Saturday, February 14, 2009
Sunday, February 8, 2009
Chili Coated Beef with Barley Cake and Tomato Sauce
Wednesday, February 4, 2009
But my favorite art festival was the Native American festival at Haskell Indian Nations University. It was so different from the other shows, and among the beautiful jewelry, paintings, pottery, and performances was another new treat: frybread.
There is not much in this world more delicious to a bread lover than fry bread. Light, airy, delicate, and yet mouth-wateringly delicious, frybread is the ultimate platform for what the fair calls Indian tacos: plentiful taco toppings atop crisp and tender frybread. This recipe is just as easy as any of the other flatbreads I've made so far - with the addition of oil to the pan where it is cooked. Try it - you will be anything but dissapointed.
Made 4 pieces of frybread, and topping for at least 4 tacos.
Leftover potential: The frybread should be eaten warm right after it's prepared, but if you make more pieces than you know you'll need, there's a delicious alternative. Sprinkle the hot frybread with cinnamon sugar and drizzle with a little bit of honey.
2 cups all purpose flour
1 tbsp baking powder
1 tsp salt
1/4 cup (1/2 stick) butter, melted and cooled slightly
1/2 cup warm water, or as needed
oil, as needed for pan frying***
1. In a medium bowl, combine the flour, baking powder, and salt.
2. Make a well in the center of the mixture, and add the warm butter and water. Mix to combine, the mixture will look like a shaggy mass. Knead the dough until it is smooth, 1-2 minutes.
3. Divide into 4 pieces, and round the dough slightly. Cover with a damp paper towel and let sit for 10 minutes. Meanwhile, heat the oil for frying.
4. When the dough has rested and the oil is hot, pan fry the frybread (1 piece at a time is easiest) until it is golden brown and slightly puffed up on both sides.
5. Set the finished frybread onto absorbent paper towels to drain slightly.
***I pan fry the dough, rather than deep fry. This requires only just enough oil to cover the item by 1/2 way. For fry bread, that means just enough oil to cover the base of the pan used to cook the bread.
1 tbsp oil
1/2 red onion, diced
2 cloves garlic, finely minced
salt, as needed
pepper, as needed
1 tsp cumin
1 tsp cayenne ***These spices can be replaced with 1 packet of taco seasoning
1 tsp coriander
1 tsp oregano
lettuce, chopped, as needed for garnish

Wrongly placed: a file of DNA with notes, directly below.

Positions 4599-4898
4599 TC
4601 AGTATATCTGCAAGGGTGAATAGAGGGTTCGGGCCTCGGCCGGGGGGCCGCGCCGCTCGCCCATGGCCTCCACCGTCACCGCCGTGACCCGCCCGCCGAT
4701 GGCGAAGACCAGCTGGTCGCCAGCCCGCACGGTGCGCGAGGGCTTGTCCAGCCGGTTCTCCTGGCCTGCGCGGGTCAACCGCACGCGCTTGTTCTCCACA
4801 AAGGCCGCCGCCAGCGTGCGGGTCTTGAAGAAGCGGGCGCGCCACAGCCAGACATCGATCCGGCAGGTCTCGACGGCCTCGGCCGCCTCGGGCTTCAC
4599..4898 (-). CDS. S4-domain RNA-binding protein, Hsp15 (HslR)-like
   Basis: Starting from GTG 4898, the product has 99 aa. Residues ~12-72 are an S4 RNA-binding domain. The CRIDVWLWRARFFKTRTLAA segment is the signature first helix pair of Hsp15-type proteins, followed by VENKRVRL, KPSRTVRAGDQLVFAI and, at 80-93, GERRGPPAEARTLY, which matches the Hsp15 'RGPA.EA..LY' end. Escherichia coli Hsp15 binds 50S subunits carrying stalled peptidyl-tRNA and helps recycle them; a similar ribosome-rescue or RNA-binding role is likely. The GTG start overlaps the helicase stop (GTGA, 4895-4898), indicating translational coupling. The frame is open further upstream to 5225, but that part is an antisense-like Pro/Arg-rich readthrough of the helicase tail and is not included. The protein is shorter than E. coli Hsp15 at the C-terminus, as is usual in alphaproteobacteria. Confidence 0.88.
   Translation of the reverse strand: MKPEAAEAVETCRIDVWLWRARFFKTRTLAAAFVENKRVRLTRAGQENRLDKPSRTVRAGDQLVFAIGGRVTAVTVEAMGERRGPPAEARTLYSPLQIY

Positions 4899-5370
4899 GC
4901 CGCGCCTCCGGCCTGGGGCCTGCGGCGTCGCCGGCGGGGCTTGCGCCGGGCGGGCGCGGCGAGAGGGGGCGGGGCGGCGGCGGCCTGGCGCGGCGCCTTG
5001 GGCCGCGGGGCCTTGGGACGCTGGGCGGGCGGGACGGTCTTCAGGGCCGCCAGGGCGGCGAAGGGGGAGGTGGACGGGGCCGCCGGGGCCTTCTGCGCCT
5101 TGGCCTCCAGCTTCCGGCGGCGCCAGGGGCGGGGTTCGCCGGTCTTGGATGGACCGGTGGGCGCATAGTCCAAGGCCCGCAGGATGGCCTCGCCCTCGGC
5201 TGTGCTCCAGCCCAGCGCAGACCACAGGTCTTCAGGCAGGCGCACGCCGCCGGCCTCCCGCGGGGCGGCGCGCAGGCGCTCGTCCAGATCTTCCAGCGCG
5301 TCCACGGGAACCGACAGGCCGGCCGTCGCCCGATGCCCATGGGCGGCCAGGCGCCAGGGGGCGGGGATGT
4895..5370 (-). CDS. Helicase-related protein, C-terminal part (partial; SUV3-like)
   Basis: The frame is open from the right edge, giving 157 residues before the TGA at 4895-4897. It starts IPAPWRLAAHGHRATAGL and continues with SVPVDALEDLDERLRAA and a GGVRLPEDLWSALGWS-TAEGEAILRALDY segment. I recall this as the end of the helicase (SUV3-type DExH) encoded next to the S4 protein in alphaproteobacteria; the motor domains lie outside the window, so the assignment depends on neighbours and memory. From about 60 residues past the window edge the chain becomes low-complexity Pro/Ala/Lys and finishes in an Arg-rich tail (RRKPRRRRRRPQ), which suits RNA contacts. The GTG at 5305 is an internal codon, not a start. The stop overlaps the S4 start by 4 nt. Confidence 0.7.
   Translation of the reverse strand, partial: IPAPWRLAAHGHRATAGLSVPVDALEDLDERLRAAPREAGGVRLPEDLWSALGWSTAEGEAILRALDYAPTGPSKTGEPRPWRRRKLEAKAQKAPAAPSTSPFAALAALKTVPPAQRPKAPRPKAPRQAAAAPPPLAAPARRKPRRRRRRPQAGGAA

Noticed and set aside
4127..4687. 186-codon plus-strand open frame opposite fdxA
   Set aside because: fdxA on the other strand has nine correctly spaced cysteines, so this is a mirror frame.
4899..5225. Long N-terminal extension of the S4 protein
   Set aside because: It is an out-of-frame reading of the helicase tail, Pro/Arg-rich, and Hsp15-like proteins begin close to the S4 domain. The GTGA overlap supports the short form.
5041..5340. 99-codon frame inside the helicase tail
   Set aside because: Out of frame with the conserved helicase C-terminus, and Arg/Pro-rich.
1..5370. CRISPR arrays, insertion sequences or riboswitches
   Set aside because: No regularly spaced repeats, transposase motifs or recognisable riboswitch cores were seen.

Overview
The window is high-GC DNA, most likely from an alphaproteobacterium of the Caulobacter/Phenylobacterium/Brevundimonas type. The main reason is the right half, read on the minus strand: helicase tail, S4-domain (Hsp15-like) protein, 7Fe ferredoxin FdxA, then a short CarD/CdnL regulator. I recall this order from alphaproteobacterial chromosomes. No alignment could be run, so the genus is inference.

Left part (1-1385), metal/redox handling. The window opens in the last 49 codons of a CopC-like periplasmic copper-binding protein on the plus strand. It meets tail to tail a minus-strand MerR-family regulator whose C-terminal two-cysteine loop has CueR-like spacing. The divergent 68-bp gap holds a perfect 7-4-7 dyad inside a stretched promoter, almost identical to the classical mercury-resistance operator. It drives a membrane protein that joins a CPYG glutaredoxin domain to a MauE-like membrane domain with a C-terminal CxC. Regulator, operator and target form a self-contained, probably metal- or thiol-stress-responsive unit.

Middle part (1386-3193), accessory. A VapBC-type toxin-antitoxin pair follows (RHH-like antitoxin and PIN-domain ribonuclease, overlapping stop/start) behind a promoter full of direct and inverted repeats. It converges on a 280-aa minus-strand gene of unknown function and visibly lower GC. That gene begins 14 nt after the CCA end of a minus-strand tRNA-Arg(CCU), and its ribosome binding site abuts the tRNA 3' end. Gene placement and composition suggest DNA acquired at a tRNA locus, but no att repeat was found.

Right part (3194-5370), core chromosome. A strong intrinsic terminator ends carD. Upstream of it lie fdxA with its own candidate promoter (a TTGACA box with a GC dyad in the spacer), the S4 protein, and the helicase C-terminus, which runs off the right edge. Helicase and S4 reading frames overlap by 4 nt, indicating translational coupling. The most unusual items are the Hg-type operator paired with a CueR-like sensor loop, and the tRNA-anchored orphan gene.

red onion, diced, as needed for garnish
tomatoes, diced, as needed for garnish
fresh jalapenos, sliced and seeded, as needed for garnish
cheese, as needed for garnish
cilantro, as needed for garnish
1. In a large pan, heat the oil over medium high heat. Add the onions and saute until beginning to become translucent. Add the garlic, and saute until fragrant.
2. Add the meat, and cook until it is browned and cooked through. Add the seasoning, and stir to combine. Remove the finished meat from the heat.
3. Spoon some meat on top of each piece of frybread, and garnish as desired. Eat immediately.
Sunday, February 1, 2009
Whole Wheat Pasta with Wilted Shallots, Mushrooms, and Mozzarella
Sunday, January 25, 2009
Many restaurants buy their buns and only make the fillings fresh, as the process for the perfect steamed bun is a little complicated. But fresh buns are so delicious, as I discovered in my quest to make my own last year. Though they are traditionally made with Hong Kong flour, my version used cake flour, which is much easier to find.
Which is precisely why my first purchase was a bamboo steamer. Priced as low as $9 - $17 dollars, these steamers are great for a number of uses in the kitchen. They're easy to use, relatively compact (can range in size from 3" - 20" in circumference), and can be utilized in a number of ways: steaming vegetables, meats, fish, dim sum, dumplings, and even for baked goods such as breads, puddings, and cakes.
These can be purchased at kitchen supply stores, Asian markets, and even specialty grocery stores. At $15, my 10 inch bamboo steamer was an excellent investment, and I can't wait to use it.
Saturday, January 24, 2009
Friday, January 23, 2009
Monday, January 19, 2009
Saturday, January 17, 2009
1 can crushed pineapple